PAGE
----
Java does not directly support EBCDIC. There are actually a large number of EBCDIC variations. Java does support a number of encodings related to EBCDIC. For example, the 'Cp1047' encoding is defined as "Latin-1 character set for EBCDIC hosts".
[EBCDIC is] not directly supported. EBCDIC comes in dozens of variants, most of which do not have Java support. Check out Cp037, Cp038, Cp278, Cp280, Cp284, Cp285, Cp297, Cp424, Cp500, Cp871, Cp918, Cp1046, Cp1047, Cp1048, Cp1148.
Also, to the best of my knowledge, you cannot change the encoding of a String. Since you used "String" with an uppercase 'S' I am assuming you are referring to the String class. Java stores all strings internally via unicode or UTF-16.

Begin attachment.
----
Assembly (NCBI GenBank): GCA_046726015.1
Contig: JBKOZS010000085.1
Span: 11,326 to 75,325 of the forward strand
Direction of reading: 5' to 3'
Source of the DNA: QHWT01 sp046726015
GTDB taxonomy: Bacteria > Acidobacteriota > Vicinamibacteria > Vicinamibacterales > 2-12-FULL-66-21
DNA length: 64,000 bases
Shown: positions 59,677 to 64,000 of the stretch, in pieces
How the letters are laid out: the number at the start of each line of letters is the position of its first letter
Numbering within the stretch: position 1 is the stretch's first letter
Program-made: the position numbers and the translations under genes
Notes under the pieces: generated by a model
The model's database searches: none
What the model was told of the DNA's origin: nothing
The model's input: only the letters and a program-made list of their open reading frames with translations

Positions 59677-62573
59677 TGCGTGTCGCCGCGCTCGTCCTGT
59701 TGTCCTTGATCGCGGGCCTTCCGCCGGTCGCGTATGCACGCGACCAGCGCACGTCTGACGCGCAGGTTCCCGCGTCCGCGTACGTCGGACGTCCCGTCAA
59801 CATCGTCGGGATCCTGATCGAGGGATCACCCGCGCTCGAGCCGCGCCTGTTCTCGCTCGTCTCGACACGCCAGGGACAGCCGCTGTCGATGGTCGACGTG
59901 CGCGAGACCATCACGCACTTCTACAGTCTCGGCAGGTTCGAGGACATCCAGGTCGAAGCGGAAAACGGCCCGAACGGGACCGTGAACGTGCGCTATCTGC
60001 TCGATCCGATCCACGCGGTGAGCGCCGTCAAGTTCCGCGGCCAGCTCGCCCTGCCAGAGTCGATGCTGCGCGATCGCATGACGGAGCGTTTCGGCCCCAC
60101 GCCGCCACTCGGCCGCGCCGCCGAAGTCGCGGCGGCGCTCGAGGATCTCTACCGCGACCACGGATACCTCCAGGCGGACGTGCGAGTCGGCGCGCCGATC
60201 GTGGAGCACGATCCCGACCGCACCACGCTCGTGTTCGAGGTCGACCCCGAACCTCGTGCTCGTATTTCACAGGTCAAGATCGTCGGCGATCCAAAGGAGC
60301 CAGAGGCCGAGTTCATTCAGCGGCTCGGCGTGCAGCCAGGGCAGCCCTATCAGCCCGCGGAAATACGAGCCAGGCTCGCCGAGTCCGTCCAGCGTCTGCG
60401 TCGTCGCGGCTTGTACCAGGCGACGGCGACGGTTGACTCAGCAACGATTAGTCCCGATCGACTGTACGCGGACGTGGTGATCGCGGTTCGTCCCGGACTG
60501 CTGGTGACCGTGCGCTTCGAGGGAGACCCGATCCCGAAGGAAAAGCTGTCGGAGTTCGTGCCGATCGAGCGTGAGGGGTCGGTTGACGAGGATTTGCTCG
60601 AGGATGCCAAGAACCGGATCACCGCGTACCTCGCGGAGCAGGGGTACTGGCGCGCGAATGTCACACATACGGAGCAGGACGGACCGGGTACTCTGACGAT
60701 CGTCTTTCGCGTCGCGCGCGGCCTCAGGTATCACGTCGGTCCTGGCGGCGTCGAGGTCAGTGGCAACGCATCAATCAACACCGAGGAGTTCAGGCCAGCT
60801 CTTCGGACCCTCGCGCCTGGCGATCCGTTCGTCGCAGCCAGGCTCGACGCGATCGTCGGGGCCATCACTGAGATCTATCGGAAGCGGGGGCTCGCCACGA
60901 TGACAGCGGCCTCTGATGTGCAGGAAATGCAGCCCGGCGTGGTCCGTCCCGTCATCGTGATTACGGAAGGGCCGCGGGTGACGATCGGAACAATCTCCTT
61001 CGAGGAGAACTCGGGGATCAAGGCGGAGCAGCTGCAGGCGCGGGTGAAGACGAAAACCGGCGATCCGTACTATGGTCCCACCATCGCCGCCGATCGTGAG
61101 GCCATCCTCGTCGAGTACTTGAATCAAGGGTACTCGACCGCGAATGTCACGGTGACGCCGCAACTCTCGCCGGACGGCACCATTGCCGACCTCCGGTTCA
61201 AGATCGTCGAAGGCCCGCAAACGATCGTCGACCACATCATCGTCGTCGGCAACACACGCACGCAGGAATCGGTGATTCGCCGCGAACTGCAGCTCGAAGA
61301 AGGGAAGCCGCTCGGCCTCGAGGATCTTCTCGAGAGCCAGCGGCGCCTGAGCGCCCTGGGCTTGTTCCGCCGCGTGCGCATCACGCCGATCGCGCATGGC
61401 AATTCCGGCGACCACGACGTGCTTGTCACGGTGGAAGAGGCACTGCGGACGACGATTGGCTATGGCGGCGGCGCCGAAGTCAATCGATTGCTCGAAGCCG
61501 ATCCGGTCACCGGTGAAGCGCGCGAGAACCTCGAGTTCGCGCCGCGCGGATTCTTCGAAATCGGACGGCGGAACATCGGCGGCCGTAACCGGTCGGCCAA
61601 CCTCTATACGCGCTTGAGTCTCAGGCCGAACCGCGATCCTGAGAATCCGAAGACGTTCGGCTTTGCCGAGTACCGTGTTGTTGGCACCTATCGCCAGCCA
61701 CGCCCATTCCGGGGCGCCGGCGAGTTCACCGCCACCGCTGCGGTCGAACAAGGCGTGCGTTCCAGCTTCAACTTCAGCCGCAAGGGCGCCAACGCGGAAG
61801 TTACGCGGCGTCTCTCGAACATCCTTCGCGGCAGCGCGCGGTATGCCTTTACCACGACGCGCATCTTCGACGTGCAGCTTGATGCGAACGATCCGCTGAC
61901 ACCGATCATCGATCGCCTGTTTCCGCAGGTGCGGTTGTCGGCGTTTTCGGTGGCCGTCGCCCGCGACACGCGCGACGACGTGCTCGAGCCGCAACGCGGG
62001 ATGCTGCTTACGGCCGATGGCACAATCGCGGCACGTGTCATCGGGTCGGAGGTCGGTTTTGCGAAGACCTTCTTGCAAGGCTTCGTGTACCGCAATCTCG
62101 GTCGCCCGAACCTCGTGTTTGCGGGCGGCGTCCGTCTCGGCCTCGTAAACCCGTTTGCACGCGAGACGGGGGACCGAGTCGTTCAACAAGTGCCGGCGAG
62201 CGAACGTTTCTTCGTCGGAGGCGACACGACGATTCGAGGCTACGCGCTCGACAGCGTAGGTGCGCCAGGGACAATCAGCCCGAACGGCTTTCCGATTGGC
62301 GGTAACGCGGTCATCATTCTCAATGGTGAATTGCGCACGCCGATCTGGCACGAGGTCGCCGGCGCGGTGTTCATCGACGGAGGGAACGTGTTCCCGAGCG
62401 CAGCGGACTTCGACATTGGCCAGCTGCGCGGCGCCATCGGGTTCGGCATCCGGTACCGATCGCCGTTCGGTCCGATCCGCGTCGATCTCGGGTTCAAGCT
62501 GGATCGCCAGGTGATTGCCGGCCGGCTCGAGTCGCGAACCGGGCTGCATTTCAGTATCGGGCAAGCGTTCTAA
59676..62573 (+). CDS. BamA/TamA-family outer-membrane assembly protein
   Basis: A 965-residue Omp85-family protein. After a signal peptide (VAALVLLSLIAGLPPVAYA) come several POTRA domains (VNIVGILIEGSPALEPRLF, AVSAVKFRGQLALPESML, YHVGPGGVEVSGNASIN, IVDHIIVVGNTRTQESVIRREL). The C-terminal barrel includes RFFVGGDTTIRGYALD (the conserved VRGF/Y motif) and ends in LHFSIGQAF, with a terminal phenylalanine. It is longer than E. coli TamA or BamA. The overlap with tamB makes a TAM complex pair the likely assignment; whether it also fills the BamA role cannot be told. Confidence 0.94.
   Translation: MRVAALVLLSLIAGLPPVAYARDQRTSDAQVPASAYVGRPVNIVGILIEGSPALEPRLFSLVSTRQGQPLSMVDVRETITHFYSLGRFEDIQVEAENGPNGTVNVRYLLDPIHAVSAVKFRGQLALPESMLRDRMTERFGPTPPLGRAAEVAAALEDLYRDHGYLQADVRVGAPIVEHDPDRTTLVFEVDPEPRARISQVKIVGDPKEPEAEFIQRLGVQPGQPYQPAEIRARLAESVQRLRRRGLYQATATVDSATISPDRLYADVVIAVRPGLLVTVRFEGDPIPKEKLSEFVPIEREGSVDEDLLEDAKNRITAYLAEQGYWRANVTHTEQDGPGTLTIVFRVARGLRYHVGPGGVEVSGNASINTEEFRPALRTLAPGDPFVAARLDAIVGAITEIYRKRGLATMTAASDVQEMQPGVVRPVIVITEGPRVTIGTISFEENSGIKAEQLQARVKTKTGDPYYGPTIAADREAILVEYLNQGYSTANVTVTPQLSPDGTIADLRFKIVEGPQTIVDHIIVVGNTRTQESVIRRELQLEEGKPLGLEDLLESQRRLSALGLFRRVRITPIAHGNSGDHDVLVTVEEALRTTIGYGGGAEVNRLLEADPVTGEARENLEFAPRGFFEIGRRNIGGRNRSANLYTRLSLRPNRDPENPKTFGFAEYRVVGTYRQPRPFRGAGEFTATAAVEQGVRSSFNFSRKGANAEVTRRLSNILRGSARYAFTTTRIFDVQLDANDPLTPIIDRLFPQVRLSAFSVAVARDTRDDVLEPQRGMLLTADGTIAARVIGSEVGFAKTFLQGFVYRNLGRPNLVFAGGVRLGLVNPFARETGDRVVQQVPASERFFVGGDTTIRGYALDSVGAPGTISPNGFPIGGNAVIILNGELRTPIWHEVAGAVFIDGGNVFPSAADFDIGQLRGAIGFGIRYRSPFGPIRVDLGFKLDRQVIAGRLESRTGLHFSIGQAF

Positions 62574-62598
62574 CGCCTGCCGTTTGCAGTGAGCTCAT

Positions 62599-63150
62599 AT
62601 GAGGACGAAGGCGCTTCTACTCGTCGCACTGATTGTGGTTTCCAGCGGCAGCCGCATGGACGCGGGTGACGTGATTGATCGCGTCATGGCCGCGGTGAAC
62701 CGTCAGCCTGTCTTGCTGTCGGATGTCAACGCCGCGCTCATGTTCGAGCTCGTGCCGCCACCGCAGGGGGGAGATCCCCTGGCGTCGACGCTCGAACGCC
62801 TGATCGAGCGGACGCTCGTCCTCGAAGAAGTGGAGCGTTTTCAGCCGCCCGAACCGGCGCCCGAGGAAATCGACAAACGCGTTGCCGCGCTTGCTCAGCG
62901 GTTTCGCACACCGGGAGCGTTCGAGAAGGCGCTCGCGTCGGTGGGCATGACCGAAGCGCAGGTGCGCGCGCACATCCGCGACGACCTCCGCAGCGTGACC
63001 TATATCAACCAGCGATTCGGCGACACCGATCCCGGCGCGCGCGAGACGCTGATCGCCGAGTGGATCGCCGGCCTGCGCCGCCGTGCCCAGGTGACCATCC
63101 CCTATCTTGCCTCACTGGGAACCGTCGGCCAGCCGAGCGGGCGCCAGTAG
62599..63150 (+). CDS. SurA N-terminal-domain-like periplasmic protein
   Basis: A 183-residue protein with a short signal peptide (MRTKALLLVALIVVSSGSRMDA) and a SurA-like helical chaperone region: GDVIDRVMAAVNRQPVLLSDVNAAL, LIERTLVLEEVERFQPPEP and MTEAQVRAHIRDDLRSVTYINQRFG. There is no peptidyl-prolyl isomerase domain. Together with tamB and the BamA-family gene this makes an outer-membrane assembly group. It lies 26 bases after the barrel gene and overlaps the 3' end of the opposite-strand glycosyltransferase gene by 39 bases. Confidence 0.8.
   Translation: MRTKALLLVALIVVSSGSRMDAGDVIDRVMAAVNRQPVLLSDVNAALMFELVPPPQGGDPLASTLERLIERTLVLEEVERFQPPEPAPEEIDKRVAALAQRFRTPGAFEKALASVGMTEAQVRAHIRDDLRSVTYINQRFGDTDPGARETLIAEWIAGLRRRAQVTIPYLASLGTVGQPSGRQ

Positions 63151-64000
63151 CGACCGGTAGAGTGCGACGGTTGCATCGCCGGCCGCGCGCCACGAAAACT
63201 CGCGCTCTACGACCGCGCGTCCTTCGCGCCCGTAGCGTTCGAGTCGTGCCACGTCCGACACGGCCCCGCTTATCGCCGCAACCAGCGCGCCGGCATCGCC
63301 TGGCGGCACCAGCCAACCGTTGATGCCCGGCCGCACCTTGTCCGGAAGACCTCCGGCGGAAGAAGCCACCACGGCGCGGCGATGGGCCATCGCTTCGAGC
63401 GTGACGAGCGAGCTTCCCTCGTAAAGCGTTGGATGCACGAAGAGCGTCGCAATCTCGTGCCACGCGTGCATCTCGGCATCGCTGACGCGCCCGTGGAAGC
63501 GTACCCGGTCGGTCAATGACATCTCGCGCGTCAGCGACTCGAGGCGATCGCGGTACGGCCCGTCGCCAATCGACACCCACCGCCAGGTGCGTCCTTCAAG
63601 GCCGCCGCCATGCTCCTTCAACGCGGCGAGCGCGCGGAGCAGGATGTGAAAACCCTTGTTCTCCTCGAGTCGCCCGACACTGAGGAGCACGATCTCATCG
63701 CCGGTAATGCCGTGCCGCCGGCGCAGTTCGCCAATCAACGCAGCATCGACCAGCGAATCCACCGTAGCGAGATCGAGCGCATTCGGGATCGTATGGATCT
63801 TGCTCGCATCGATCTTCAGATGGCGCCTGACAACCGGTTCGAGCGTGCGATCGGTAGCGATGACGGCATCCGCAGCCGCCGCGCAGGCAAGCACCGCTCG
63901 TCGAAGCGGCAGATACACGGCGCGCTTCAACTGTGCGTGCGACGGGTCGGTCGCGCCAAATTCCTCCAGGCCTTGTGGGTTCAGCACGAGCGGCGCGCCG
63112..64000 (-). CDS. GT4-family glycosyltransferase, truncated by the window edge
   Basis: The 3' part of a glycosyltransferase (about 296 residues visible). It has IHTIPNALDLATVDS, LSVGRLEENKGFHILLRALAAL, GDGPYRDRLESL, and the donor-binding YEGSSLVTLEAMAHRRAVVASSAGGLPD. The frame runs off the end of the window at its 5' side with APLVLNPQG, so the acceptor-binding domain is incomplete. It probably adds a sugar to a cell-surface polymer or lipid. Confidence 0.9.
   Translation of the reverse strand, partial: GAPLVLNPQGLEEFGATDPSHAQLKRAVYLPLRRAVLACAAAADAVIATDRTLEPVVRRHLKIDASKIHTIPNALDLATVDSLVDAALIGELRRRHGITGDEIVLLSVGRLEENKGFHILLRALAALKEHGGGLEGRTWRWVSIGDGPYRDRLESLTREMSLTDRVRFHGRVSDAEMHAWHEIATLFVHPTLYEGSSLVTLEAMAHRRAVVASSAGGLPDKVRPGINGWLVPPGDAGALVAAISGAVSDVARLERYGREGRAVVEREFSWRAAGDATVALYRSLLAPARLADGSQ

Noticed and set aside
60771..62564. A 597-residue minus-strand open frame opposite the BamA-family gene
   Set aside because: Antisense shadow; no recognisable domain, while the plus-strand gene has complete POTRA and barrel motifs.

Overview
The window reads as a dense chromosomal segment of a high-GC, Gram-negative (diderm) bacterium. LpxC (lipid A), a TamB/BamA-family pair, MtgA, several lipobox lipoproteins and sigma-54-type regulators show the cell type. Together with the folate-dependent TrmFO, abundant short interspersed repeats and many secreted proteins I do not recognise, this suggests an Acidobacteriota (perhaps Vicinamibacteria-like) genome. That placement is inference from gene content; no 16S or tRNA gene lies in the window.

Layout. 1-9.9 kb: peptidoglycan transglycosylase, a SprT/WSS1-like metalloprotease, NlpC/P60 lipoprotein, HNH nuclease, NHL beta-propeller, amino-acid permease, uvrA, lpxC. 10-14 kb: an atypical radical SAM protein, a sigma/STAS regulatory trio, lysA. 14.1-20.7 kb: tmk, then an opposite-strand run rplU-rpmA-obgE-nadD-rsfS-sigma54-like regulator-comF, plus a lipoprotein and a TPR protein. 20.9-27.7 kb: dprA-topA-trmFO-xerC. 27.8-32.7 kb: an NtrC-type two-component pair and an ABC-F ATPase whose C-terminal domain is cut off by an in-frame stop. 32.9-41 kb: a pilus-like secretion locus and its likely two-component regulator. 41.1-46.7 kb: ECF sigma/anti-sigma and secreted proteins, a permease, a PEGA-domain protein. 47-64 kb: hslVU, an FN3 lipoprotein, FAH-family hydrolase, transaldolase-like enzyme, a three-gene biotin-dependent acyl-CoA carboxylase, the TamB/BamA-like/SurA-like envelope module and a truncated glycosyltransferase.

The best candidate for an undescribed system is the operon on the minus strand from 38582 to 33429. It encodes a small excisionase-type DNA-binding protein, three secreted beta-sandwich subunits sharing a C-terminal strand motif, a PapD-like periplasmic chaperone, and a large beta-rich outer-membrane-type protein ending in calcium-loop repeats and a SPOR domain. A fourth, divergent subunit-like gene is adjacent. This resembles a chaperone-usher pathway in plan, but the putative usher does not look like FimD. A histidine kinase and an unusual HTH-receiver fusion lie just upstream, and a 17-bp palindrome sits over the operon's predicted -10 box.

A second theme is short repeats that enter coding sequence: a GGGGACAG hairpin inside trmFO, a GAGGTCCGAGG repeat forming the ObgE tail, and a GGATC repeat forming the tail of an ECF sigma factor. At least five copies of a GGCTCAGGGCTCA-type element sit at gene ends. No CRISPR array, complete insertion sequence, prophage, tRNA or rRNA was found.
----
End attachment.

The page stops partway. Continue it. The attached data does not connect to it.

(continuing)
You can encode a string (lowercase 's') when you write it to a stream (to a file, the console, a network connection, etc). Some of the various stream classes and reader & writer classes support taking an encoding definition.